the discipline of love.

“Love is friendship set on fire.”Jeremy Taylor

“Does everyone leave?”

My daughter, aged young, eyes wide observing, told me stories about friends’ families broken or breaking.  There was a curiosity in her asking.  A wondering of love building expectations to be held in her heart for now and ahead.  My hands clinched the steering wheel a bit stronger, and I sat a little stiffer in hearing her say of her friend believing her mom would probably return in a couple days.

“She said probably in a couple days her mom will be back.” “Do you think so, Dad?” “Does everyone leave?”

Our hearts diseased with self, infected with independence roam to be satisfied.  The satisfaction, we call love, our hearts happy and served and content in the shallow.  The deep undisturbed.  Years together do not equal love.  Close but not connected, no matter how long, is like neighbors under one roof with the option of moving never officially dismissed.  Love is not found in a bar or a car.  I heard that somewhere when I was young, and it’s actually great advice.  A precise uncovering of love truer than we are led to know.  We find love not where we look, but in the exact spot we allow ourselves to be found.  To be found can be quite troubling when we are too busy searching and grabbing and keeping for ourselves happiness.  So we synonymously connect sex to love and cheapen the chance, run eventually and our hearts shut a bit tighter.  Our hearts are not conditioned to love, but we want it.  Happy.  Everyone wants happy and that proves problematic.  The divide ever widening between wanting love and actually getting there.  Instead, love is romanticized and bludgeoned to an unrecoverable end with thoughts of smiles and sex and white picket fences forever.  What few know and fewer find is that work is required.  Love is discovered in death.  It takes a strong discipline to die enough for room to be made in your heart for another and you in theirs.  Both forever and lasting.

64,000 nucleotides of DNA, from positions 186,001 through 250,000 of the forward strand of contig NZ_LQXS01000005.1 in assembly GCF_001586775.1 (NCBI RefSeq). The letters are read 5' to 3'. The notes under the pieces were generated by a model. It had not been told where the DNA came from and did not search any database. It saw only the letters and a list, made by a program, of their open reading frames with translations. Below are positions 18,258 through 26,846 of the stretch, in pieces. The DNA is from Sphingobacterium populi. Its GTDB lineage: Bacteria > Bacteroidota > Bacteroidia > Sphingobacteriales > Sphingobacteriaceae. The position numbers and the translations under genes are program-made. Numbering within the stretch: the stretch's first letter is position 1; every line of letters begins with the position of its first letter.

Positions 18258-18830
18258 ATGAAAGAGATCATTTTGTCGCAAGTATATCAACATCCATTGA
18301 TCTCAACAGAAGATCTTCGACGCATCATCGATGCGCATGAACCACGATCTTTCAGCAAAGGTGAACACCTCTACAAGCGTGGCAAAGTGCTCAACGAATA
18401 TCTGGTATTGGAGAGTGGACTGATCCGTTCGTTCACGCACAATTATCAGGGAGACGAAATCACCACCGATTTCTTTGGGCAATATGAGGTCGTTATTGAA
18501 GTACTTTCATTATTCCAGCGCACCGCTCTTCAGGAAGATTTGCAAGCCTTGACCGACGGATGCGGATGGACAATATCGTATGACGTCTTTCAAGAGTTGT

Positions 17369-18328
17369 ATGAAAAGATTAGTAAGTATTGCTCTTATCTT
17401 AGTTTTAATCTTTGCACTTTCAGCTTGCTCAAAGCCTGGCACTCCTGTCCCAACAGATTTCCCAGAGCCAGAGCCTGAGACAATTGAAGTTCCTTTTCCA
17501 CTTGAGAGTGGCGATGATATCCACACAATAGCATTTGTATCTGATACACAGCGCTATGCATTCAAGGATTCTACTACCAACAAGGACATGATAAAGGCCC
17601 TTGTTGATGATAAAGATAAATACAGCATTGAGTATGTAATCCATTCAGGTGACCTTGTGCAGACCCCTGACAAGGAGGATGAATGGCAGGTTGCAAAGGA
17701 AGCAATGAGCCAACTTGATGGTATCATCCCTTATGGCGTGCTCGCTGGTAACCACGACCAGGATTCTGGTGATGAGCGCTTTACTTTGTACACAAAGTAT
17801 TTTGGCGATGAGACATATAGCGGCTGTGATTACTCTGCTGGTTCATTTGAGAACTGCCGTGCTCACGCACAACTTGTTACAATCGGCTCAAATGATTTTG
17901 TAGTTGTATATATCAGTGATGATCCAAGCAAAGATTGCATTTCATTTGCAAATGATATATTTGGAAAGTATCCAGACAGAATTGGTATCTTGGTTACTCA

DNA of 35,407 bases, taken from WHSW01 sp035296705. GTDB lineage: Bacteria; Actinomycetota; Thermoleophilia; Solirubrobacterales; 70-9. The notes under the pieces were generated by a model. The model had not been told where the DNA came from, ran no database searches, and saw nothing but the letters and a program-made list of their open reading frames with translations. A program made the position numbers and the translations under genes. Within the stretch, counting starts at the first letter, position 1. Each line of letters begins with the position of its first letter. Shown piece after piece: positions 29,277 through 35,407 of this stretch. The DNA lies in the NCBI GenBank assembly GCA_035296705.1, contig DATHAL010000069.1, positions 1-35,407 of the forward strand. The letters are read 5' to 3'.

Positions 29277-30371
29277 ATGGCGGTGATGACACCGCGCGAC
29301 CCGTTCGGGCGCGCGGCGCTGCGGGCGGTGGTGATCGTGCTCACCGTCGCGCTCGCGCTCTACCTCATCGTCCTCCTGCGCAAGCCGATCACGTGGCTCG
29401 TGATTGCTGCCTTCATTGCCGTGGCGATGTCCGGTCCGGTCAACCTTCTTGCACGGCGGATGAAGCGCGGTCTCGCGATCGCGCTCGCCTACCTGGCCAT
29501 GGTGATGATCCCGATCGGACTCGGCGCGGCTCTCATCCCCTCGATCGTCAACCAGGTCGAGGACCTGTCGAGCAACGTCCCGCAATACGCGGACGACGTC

That’s the stuff of true romance.  Not trouncing lightly on rose pedals and lying easy under an always clear sky, but cutting through brush losing the path in steps, crossing rushing rivers in storming skies and forging up slippery slopes.  Love is discovery and adventure.  Love is sweat and swearing while you reach to pull out of moments when you only want to slide back into selfish alone.  Sitting at the dinner table colder than happy, ready to run, pushing out your clinched fist to open your hand to hold the hand known by your heart and wearing your symbol given on a much sunnier day, and allowing the moment to pass without words but together, there in the moment that is love, too.  That is right where love deepens and soars both at the same time.  In the discipline, love is truly found. “No, not everyone leaves.  But I want you to know that relationships are tough.  They take work and are not always easy but always worth it.  Always.”

Love is found in the giving not receiving.  It is in the receiving that you hold it as love holds a heart that was once two now lost singularly.